Saturday, November 12, 2011

An amazing coffee break!

Wow I had an awesome morning today! We met for service and paired off six girls. We made our map and set off to the territory. So we went to the street we were supposed to work but were unsuccessful with finding our not at homes. Apparently the name changes on the street but thankfully we hadn't been there too long before I asked for directions at a colmado. Anyhow, we were more than halfway to Monte Alto, a coffee plantation with the most amazing frappuccinos I believe I've ever had, anywhere, so needless to say we made our way to the plantation for a coffee break. We were sitting there enjoying (or should I say devouring?) the frappuccinos when in walked two English speakers. So right away we talked to them found out where they were from and visited for a bit. They were tourists from Germany, familiar with witnesses but not very interested in the truth. A few minutes later one of the workers comes in and asks if one of us can translate, the Germans needed someone to translate the tour because none of the workers spoke English and they obviously did not speak Spanish. So they let all of us take the tour for free! Tara and I served as translators and it was amazing!!! There were a few words that we were stumped on but for the most part it was rather easy to explain. I had soooo much fun! As most of you know I am addicted to coffee so it was incredibly interesting to find out how it was made. Like how many years they can get the tree to produce and how after seven to ten years they have to cut it so that it will produce like a young tree again! That it takes seven months before a seed gets planted in the ground for real! That the workers check the seeds fifteen times a day while they dry in the sun! And how did we find out that coffee beans must be steamed and than put through a process to cool them down to optimize taste before they are bagged? It was very very interesting! And all of this in Spanish! It was so fun! So after the tour I was able to talk to the girls again, not an outright witness as far as doctrine or scriptures but just a little and that's sometimes all you can do with tourists. Not break out your Bible but just leave a positive view of Witnesses in their mind and that brings honor to our God. So when they asked me how long I was staying, I mentioned that it depends on finances, that we are all self supported and that our work consists entirely of volunteers because the Bible says we should not be paid for we 'ought to be doing' While I was talking to the tourists the other girls in the group started talking to two Americans studying at a table. Turns out they are teachers at one of the christian schools in the area. So Tara was able to share a scripture and Kali left them some literature. So our coffee break turned out to be a very productive morning! We should have known it was going to be an incredible day when a man stopped us on the way to the territory and requested magazines! He said his neighbor was a witness and he enjoyed reading the magazines. It is an incredible feeling to be stopped by people requesting Bible literature, doesn't happen like that in the states, right? Here are some pictures, sorry guys, I didn't take pictures of all the phases but here are a few snapshots.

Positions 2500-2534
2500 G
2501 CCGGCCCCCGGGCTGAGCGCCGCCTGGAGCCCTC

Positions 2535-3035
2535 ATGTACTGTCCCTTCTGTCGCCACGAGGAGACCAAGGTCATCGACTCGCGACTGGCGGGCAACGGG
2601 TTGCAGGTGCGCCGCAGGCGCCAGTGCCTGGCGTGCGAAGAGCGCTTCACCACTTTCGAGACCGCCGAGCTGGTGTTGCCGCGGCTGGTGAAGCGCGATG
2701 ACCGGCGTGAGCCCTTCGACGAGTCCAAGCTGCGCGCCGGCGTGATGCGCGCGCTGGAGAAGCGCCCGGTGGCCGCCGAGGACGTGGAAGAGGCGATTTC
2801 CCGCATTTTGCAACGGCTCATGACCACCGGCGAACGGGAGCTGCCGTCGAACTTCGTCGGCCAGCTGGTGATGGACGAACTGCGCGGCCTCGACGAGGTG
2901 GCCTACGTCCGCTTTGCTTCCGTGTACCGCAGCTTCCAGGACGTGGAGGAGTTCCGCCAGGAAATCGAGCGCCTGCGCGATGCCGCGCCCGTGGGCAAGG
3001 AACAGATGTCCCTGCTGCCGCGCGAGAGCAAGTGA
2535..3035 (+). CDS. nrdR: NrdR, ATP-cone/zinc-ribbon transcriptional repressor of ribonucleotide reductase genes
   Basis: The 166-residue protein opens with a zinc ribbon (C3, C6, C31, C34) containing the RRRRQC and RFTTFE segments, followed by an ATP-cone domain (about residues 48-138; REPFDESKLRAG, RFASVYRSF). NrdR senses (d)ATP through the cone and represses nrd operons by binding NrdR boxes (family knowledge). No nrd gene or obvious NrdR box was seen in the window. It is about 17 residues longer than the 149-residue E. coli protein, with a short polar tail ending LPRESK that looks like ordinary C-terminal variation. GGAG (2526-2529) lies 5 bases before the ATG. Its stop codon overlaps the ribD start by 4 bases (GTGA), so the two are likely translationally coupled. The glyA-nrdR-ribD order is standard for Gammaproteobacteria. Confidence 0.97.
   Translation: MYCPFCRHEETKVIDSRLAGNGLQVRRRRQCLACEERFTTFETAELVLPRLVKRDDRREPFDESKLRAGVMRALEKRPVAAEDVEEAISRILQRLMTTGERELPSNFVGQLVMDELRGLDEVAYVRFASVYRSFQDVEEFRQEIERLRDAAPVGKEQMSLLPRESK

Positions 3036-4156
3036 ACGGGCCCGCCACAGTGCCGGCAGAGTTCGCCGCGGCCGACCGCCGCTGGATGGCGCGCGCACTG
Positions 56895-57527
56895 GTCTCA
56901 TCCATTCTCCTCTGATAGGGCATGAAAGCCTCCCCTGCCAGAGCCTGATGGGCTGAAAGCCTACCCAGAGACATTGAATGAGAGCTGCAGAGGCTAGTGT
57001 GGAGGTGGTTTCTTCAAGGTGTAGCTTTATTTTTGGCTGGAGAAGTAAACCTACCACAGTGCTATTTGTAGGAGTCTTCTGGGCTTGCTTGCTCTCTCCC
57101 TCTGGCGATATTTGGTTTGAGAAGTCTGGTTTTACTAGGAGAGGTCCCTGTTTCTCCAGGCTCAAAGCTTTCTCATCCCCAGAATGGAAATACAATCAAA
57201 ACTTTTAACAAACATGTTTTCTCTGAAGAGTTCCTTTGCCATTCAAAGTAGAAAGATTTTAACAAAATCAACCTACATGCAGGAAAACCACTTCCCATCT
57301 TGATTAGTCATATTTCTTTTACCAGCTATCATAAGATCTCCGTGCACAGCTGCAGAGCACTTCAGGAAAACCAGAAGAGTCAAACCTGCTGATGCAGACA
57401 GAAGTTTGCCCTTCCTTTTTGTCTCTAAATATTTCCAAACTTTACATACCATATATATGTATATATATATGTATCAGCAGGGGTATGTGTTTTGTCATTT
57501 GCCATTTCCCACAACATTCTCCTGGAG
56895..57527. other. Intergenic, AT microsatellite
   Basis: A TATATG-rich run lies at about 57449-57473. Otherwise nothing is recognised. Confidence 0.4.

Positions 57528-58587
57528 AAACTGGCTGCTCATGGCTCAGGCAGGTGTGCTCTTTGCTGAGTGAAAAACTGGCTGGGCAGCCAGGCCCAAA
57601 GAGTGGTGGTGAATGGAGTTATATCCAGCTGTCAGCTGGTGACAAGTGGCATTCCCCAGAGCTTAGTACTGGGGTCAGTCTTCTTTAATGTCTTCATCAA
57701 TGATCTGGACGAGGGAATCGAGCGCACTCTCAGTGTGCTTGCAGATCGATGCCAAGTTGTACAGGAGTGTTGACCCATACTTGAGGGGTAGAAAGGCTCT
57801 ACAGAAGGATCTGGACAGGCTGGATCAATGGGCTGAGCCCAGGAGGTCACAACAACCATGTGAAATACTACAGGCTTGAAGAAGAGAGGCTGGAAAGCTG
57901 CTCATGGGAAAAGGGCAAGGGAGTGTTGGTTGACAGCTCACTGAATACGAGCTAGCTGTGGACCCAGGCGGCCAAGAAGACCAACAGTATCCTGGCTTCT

Our Tour Group

Our tour guide, the tourists, and the translators :O

Before we got coffee

After coffee :D
(sorry the shot is a little blurry, can you tell I was excited?)

Where the beans are sorted

First, the beans put through a machine to be sorted according to quality.
Afterwards, the are sorted by hand for a second cyle of quality control.
These women work from 7:30 am to 12 and than from 1 to 4.

The men were putting together packages for the local hotels.
They told us that they can make twenty orders in about three days.
These packages include coffee, two packets of creamer, four of sugar and two stirrers.

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